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Symbolism, Poetic Realism and Poetic Tragedy in 'A Streetcar Named Desire' - Essay Example

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When examining the 'poetic tragedy' to which Williams refers, we need to recognize that Blanche DuBois is the person whose tragedy we are about to witness, and that it contains the elements of a universal human experience. To involve the audience, make them think deeply about what is unfolding, Williams uses symbols, poetic lyricism and brilliant characterization…
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Symbolism, Poetic Realism and Poetic Tragedy in A Streetcar Named Desire
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Extract of sample "Symbolism, Poetic Realism and Poetic Tragedy in 'A Streetcar Named Desire'"

Download file to see previous pages Rather than let go of her illusions, or lose herself, Blanche descends into insanity, telling the doctor at the end of the play,
Blanche has a poetic quality in her speech, whereas Stanley is down-to-earth, crude and cruel, reflecting the brutality Williams has given him. When they talk together, they might really be trading punches or throwing stones at each other. In Scene 2, when he demands the papers regarding the loss of Belle Reve (Beautiful Dream, a major symbol) their exchange suggests a fight with more than mere words.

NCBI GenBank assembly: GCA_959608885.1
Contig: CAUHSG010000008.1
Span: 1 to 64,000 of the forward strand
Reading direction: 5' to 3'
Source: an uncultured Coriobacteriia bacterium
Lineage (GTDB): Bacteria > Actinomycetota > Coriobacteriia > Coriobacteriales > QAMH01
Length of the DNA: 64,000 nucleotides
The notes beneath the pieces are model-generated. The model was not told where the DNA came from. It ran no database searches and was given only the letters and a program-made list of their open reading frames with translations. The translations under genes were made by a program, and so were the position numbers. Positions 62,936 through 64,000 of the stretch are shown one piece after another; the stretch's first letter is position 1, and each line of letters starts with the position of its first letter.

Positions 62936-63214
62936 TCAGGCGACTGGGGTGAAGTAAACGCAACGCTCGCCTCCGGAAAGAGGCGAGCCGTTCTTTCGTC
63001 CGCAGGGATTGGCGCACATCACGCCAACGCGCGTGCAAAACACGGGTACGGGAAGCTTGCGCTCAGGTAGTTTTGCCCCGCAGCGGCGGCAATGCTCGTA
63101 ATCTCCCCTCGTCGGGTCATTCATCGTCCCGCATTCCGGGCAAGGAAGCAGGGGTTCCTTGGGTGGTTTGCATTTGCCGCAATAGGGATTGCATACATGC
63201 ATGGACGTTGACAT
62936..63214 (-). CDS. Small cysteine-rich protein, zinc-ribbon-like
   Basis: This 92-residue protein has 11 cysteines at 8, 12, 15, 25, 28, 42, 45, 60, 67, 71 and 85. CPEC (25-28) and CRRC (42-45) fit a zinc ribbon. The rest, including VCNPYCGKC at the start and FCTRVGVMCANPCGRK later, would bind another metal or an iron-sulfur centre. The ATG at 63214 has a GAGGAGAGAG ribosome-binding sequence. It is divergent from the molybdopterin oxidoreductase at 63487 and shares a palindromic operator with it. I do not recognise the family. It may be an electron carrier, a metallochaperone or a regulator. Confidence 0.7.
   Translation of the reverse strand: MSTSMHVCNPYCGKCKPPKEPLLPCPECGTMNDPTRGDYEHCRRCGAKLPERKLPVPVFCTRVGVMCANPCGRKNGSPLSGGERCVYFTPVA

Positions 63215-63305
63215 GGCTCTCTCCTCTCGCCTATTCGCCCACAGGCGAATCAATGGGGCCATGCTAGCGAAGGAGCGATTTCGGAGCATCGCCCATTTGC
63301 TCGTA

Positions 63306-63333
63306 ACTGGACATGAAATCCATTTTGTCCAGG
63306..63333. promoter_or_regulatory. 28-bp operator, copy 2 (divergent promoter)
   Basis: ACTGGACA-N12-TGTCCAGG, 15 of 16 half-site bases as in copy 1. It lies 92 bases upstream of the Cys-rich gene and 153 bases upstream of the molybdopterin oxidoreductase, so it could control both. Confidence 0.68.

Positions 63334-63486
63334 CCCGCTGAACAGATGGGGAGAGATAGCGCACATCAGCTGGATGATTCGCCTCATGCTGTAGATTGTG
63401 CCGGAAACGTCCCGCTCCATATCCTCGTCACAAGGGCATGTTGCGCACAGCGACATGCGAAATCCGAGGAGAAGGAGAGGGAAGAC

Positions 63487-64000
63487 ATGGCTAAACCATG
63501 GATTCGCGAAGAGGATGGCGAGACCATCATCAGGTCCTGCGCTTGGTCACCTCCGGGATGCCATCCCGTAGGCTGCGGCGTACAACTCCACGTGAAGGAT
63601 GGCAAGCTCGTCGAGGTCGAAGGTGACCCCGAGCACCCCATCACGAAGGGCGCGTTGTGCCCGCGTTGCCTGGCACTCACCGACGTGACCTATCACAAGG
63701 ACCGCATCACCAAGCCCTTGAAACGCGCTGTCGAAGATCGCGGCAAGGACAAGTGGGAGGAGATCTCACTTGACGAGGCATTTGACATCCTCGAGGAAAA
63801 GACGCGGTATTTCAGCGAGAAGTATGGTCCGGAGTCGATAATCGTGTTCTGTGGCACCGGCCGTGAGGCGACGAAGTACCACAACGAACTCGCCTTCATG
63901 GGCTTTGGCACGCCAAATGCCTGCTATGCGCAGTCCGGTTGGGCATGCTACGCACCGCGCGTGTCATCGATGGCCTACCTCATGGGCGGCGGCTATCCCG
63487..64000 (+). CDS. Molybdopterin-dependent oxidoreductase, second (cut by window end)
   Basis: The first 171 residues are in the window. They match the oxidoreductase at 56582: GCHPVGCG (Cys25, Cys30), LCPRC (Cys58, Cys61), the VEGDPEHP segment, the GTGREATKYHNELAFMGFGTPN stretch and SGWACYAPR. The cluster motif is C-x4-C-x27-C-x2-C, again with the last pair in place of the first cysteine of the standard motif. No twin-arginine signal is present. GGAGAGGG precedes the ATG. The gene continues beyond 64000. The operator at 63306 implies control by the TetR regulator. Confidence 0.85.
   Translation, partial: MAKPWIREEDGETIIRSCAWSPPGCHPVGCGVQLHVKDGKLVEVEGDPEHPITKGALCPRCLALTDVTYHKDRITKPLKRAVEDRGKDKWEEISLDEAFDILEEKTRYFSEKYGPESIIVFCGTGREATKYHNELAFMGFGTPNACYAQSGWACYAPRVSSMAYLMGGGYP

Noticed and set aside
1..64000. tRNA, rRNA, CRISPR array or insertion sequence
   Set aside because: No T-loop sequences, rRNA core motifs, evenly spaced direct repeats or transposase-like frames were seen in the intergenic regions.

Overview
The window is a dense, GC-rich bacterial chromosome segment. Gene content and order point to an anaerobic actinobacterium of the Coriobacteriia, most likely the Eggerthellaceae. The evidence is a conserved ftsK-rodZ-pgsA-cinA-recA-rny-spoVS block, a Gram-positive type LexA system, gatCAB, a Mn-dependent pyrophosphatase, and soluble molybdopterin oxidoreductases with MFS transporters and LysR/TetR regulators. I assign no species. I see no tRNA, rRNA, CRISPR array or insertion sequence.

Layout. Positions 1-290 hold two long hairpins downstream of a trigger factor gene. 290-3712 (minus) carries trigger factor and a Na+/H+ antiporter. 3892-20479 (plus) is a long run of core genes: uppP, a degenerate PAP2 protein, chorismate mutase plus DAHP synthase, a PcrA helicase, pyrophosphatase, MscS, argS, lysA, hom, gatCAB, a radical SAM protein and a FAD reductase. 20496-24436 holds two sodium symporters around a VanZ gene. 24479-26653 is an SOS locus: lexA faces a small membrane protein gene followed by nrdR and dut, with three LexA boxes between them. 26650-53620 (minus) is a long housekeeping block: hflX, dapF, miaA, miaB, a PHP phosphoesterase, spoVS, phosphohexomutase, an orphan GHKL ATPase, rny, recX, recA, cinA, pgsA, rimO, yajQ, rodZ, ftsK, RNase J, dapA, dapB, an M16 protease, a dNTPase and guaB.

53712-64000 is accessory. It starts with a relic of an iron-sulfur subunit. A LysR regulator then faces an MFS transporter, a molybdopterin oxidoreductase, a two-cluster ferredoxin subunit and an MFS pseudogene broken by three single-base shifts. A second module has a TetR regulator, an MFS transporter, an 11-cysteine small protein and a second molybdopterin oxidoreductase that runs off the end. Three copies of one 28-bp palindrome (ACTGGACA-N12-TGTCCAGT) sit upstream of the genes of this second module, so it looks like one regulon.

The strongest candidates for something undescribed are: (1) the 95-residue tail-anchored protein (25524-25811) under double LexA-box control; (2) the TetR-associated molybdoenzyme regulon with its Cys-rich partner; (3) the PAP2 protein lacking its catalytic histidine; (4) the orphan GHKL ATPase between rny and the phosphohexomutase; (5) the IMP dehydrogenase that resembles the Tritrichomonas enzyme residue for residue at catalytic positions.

Her language never loses refinement, grammatical correctness or poetic inference, while Stanley appears to have little education or regard for the proper use of English. He relies on fact, she, on fantasy.
Blanche, white, for purity and truth, and light. She fears light, it will show her as she truly is and destroy the pure and beautiful facade she wants to create, especially for Mitch, yet she refers to the death of her young husband as,
She considers that time and that light in her life to constitute the purity and innocence she pretends to still possess. Making Mitch cover the light bulb with the Chinese lantern symbolizes her fear of exposure, her aging, her past, and her loss of all illusions. Her constant singing of 'Paper Moon is almost a cry for acceptance - 'but it wouldn't be make believe if you believed in me'. How poignant those words become when Mitch confronts her with her lies and tries to rape her.
Both the polka and 'flores para los muertes' come together in Scene 9 as a powerful symbolic message of Blanche's loss. Sex and death are threaded throughout the play, and Blanche sees desire as the opposite of death to explain her sexual encounters with the young men back in Laurel. She is signing the death warrant of her dreams, of a life with Mitch. The polka, or Varsoviana Waltz is introduced on the night her husband killed himself, again sex and death linked, and it appears each time she speaks of him. As Stanley goads her closer to madness, we hear it, and she hears it in her head, together with the voices, music and noises of life outside Blanche's illusory
3.
world. The sounds are symbolic of her diminishing sanity, existing only in her head, or are they telling the audience what a harsh, wild place the real world can be Conversely, the 'blue piano' symbolizes life, sex, love and vitality for Stella and Stanley. It means life, the polka means death.
Elysian Fields, from Greek mythology is a happy resting place for ...Download file to see next pagesRead More
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